Table 2 Common symptoms of Müllerian anomalies

In a study of 266 rudimentary uterine horns, only 26% were identified on transvaginal ultrasound [5]. In another report, the rate of successful diagnosis was higher than 44% [18]. In a further study, the authors reported nearly 100% accuracy when using three-dimensional transvaginal ultrasound. The procedure is promising, but has not yet been established in clinical routine [19, 20]. Three-dimensional computed tomography has also been used for the diagnosis of these malformations [21]. Alborzi et al. report that the use of sonohysterography to detect these anomalies eliminates the need for diagnostic laparoscopy [22]. Once a rudimentary uterine horn is suspected, the next step is MRT. The latter investigation remains the gold standard and possesses the greatest sensitivity (as high as 100%) for the detection of these malformations [23]. However, some investigators question the value of magnetic resonance tomography, especially in cases of a septate uterus [24]. The radiologist must be experienced in the diagnosis of gynecological abnormalities.

Patients with a non-communicating rudimentary uterine horn present with cycle-dependent or cycle-independent pelvic pain. Pregnancy in the rudimentary uterine horn occurs in 1 of 76,000 cases [25]. Pregnancy in the cavity of a non-communicating uterine horn is extremely rare, but has been reported in the published literature. It is attributed to transperitoneal migration of spermatozoa [26]. The prevalence of a pregnancy in the cavity of a non-communicating uterine horn is reported to range between 1/140,000 and 1/100,000; in the majority of cases it culminates in a life-threatening rupture [27]. Surprisingly, a few infants were reported to have survived under these circumstances [28].

It is important that appropriate treatment be given not only to symptomatic patients but also to asymptomatic women with a uterine horn containing endometrium, in order to avoid retrograde menses, endometriosis, and adhesions. The gold standard for the treatment of a rudimentary uterine horn is excision by the use of laparoscopy or laparotomy [29]. The rapid advancement of minimally invasive surgery in recent years permits laparoscopic [30] or hysteroscopic treatment in most cases [31]. However, a study comparing reproductive outcomes after abdominal metroplasty for bicornuate uteri reported higher pregnancy rates after 2 years for non-operated patients (95%) than for those who had undergone surgery (84%) [32]. Improved pregnancy rates after metroplasty have been confirmed in other studies as well. Metroplasty also proved more effective in maintaining pregnancy compared to patients who had not undergone surgical treatment [33]. Other methods such as endometrial ablation [34] or surgical connection to the non-communicating uterine horn by the use of hysteroscopy have been reported to be successful [35]. However, in view of the small case numbers treated so far, the procedure should be confined to specialized laparoscopic centers.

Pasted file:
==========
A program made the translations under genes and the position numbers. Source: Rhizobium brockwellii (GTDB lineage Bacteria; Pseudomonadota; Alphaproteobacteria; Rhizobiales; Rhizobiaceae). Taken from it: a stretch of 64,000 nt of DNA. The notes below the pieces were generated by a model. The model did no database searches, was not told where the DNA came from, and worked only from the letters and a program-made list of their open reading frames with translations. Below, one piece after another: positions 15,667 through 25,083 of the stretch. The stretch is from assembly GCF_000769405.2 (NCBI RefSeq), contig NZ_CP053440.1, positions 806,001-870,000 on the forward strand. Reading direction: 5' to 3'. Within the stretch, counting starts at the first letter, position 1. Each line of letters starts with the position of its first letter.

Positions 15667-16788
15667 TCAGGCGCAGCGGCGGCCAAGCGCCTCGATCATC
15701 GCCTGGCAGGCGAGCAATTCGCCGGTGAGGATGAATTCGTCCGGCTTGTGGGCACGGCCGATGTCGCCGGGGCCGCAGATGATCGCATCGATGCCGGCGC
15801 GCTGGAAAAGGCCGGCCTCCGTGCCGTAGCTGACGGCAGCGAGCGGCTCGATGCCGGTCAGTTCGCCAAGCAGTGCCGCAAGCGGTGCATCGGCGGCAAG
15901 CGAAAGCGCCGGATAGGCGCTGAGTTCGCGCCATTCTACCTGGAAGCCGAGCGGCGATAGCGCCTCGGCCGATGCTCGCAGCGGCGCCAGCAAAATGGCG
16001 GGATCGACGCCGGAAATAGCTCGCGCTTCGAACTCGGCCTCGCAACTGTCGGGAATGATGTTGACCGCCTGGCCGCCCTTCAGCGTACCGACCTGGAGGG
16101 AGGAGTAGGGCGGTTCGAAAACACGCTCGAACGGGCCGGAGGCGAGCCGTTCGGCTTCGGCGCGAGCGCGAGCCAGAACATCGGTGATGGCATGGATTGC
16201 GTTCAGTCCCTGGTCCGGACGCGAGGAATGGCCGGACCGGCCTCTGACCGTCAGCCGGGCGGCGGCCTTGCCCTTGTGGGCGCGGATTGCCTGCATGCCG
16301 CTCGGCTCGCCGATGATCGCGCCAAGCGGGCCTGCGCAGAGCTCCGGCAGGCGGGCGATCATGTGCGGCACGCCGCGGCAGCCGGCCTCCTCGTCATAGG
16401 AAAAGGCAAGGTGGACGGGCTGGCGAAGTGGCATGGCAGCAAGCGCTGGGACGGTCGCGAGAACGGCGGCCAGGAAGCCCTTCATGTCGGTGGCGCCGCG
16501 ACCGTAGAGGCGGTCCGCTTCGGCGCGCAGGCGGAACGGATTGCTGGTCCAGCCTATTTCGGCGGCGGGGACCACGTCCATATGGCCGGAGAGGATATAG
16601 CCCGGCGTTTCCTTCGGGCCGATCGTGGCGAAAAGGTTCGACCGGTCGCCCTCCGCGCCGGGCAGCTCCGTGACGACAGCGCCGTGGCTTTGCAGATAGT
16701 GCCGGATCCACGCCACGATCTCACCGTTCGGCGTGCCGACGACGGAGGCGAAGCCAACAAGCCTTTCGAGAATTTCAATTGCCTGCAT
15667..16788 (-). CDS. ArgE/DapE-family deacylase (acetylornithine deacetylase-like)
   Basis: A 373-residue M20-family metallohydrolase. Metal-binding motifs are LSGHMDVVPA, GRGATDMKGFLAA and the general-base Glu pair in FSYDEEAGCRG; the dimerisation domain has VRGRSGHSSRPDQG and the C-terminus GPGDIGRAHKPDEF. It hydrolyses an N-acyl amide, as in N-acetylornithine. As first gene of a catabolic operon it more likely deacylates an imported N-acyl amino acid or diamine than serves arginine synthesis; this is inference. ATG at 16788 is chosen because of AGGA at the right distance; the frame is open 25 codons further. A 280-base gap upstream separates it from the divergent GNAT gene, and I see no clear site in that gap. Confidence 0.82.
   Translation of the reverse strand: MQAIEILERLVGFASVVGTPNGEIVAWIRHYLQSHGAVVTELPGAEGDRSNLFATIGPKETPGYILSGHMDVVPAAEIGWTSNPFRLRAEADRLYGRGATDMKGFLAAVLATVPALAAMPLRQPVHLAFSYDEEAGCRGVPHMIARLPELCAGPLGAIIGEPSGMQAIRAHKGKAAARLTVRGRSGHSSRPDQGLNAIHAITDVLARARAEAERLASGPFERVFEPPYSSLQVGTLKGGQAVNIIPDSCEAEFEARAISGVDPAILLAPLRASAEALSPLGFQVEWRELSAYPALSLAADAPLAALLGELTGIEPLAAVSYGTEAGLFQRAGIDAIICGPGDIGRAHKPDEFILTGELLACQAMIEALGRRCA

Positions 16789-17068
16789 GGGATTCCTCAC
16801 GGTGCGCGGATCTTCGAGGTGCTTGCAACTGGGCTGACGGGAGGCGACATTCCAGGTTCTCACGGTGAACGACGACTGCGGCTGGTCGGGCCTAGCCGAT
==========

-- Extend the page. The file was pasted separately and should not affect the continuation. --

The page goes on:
Crosby and Hill in 1962 and Musset et al. in 1967 proposed their theories about the embryological failure of the duct system leading to uterine malformations [36, 37]. During embryogenesis, a failure of the duct system at various sites may cause a variety of uterine abnormalities. However, the presence of anomalies of the Müllerian ducts in conjunction with a completely normal formation of differentiated end organs of the duct system, as in the present case, is a rare condition and calls for further investigation. The anatomical findings in this case appear to be similar to the second subgroup, namely that of a unicornuate uterus (non-communicating uterine horn). However, there is one difference: in the present case we found a physiological connection between both tubes and the uterine cavity. Our anatomical findings were also not found in the VCUAM (Vagina Cervix Uterus Adnex-associated Malformation) classification [2].


The present case seems to be a hitherto unprecedented form of an occult non-communicating uterine horn which has neither been categorized in the standard classification [3] system nor reported in the published literature. This was an accidental finding in a case of dysmenorrhea where medical methods failed. However, there are some reports of unusual variants of Müllerian anomalies which resemble this case, but with the important difference that in these cases only a single regular tube was found to be connected to the normal uterine cavity. More cases are needed in order to confirm our hypothesis. Despite the rare incidence of these anomalies, the gynecologist should consider Müllerian anomalies as an important differential diagnosis in women with infertility, abdominal pain, and dysmenorrhea in order to select the appropriate treatment option and help to safeguard and improve the patient’s fertility.

Availability of data and materials

The datasets used and analyzed during the current study are available from the corresponding author on reasonable request.



Anti-Müllerian hormone


Magnetic resonance tomography


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Protocol/project development: GG, AKE, IA, AR. Data collection or management: GG, SB, AKE, EH. Data analysis: GG, IA, AKE, EH. Manuscript writing/editing: GG, KE, AR, IA, EH, AKE, SB. All authors read and approved the final manuscript.

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Correspondence to G. Gitas.

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Gitas, G., Eckhoff, K., Rody, A. et al. An unprecedented occult non-communicating rudimentary uterine horn treated with laparoscopic excision and preservation of both fallopian tubes: a case report and review of the literature. J Med Case Reports 15, 51 (2021).

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  • Müllerian anomalies
  • Rudimentary uterine horn
  • Laparoscopic excision